Yet Detroit 9000 possesses a couple of unexpected flourishes, one narrative and one thematic, and I’d hazard to say these are the qualities that make it a favorite film of Tarantino’s.

Sometimes lumped into the quasi-genre of “blaxploitation,” Detroit 9000 certainly does not fit that category. Structurally, it has more in common with film noir, most crucially because its story would not cohere without the information revealed in a flashback — and a film can’t be noir without a flashback. Not that flashbacks are particularly difficult to pull off, but this one represents a certain level of thoughtfulness in story structure that is fairly uncommon in cop films of the 1970s.

Another, and more striking, quality that Detroit 9000 shares with film noir is its tone of grim ambiguity. (Spoilers follow, but the film is 43 years old, people.) When the film ends, it deliberately leaves open a very important question: Was Detective Danny Bassett, one of the protagonists, about to crack the case he was working on, or was he about to abscond with a suitcase filled with half a million dollars in jewels? The question remains unanswered because Bassett dies before he can reveal his intentions.

I was very surprised by this ending, given that cop/detective films like this one rarely fail to answer such important narrative questions. In its embrace of ambiguity, Detroit 9000 resembles the European art films that have inspired Tarantino.

As I suggest above, the film is also notable for foregrounding — and being unusually plainspoken about — the fractious nature of American racial relations in the 1970s.

The story revolves around the heist of the war chest belonging to a black politician who has just announced his candidacy for Michigan’s governorship. One black and one white policeman are assigned to the case, and they spend as much time discussing the racial politics of the crime as they do following up on leads.

Bassett, the white cop, says at one point that he’s operating a race-blind investigation, because a felony is a felony; he catches flak for this from his gruff supervisor. Characters joke that the mixed-race team of criminals is “integrated”; racial slurs are bandied about in both friendly and unfriendly ways. The film presents the issue of race as a complex, ever-shifting, insoluble one that informs nearly everything that takes place in the city of Detroit. In the 1970s, that probably wasn’t far from the truth.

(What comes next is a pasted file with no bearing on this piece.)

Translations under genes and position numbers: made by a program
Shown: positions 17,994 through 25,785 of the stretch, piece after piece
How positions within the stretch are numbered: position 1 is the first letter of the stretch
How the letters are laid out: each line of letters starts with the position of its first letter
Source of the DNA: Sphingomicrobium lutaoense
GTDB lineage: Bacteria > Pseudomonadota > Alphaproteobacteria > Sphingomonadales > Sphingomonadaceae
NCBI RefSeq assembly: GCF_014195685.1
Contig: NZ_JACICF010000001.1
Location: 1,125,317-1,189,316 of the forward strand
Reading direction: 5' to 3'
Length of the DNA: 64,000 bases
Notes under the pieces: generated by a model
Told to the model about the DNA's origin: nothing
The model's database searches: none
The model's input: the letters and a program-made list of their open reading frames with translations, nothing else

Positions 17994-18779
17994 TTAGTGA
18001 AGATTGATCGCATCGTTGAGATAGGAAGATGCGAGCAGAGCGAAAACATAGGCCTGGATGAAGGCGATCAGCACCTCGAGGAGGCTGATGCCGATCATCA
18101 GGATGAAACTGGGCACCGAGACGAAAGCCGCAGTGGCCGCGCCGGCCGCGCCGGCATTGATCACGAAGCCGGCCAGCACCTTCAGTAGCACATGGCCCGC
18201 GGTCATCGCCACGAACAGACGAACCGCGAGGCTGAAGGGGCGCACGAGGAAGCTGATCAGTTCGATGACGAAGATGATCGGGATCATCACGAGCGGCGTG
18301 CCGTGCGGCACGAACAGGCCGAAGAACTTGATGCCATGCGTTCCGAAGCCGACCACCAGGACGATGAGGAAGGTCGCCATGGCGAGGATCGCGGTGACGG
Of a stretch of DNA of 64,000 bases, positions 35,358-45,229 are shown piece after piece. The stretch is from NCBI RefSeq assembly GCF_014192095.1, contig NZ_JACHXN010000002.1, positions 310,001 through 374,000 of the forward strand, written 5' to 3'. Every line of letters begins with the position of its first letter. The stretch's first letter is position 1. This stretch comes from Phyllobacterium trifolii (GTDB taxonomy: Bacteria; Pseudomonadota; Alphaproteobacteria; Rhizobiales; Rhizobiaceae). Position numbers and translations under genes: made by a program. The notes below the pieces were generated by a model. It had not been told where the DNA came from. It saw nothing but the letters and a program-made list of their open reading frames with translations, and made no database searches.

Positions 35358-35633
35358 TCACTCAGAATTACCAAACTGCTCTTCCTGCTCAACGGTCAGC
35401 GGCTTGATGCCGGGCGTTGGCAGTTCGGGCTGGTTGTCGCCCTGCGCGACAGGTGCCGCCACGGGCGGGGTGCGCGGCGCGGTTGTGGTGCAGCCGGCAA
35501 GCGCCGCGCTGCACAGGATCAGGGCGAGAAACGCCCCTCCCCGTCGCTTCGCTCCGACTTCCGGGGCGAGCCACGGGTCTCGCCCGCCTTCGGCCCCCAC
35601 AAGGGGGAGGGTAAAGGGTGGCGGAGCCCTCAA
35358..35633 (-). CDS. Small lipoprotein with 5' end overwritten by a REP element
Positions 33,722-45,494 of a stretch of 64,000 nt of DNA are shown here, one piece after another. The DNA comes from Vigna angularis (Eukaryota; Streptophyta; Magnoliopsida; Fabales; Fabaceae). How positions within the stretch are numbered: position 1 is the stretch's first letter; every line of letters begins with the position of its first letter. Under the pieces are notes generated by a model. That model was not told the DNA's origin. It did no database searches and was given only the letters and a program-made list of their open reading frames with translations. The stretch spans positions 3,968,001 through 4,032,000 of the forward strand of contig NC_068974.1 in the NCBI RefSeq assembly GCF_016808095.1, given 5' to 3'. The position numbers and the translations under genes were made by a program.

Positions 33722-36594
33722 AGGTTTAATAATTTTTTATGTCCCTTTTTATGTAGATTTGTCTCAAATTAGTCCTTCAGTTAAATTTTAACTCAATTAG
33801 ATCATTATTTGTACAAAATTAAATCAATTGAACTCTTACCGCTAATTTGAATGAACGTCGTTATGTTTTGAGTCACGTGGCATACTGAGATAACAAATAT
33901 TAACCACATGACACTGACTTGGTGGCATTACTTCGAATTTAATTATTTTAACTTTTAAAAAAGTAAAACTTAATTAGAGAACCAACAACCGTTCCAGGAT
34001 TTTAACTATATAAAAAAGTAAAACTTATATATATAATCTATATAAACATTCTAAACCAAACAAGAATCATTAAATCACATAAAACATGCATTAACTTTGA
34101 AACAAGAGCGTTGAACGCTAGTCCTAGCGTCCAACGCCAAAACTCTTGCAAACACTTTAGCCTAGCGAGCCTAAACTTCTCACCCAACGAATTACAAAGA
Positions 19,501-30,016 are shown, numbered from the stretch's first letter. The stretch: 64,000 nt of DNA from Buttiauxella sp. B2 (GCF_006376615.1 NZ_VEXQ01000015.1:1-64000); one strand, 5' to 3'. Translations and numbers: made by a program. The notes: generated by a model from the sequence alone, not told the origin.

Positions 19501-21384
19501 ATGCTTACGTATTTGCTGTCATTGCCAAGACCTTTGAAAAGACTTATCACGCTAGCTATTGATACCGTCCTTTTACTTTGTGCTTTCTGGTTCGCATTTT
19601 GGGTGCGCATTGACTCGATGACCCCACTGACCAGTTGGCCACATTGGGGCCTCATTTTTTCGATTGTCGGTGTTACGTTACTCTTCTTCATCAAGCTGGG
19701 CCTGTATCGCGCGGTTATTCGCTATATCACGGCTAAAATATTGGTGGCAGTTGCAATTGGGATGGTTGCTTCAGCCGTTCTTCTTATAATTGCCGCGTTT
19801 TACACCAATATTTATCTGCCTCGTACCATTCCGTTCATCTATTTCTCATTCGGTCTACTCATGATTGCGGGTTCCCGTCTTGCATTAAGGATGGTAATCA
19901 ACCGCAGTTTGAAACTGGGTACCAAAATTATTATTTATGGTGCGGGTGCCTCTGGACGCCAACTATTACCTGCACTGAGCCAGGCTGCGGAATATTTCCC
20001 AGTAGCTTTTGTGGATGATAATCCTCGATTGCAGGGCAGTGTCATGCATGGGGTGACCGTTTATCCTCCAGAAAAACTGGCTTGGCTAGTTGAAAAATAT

Looks like every police station in every 1970s cop movie, doesn't it? - GENERAL FILM CORPORATION / ROLLING THUNDER PICTURES
  • General Film Corporation / Rolling Thunder Pictures
  • Looks like every police station in every 1970s cop movie, doesn't it?
I found Detroit 9000’s frankness about race refreshing, and I’d bet that Quentin Tarantino does, too. A film-nerd friend observed in conversation just last week that no filmmaker working today addresses matters of race more directly and honestly — if controversially — than Tarantino.

And this seems correct to me. Every one of Tarantino’s films takes on racial matters head-on, often to the point where they make audiences uncomfortable. Django Unchained is the most obvious example, but there’s not a film that Tarantino has directed that doesn’t address, in one way or another, the issue of racial tension in America. I haven’t been able to find a statement from QT about why he chose Detroit 9000 for reissue, but I’d bet it has a great deal to do with its candor about race.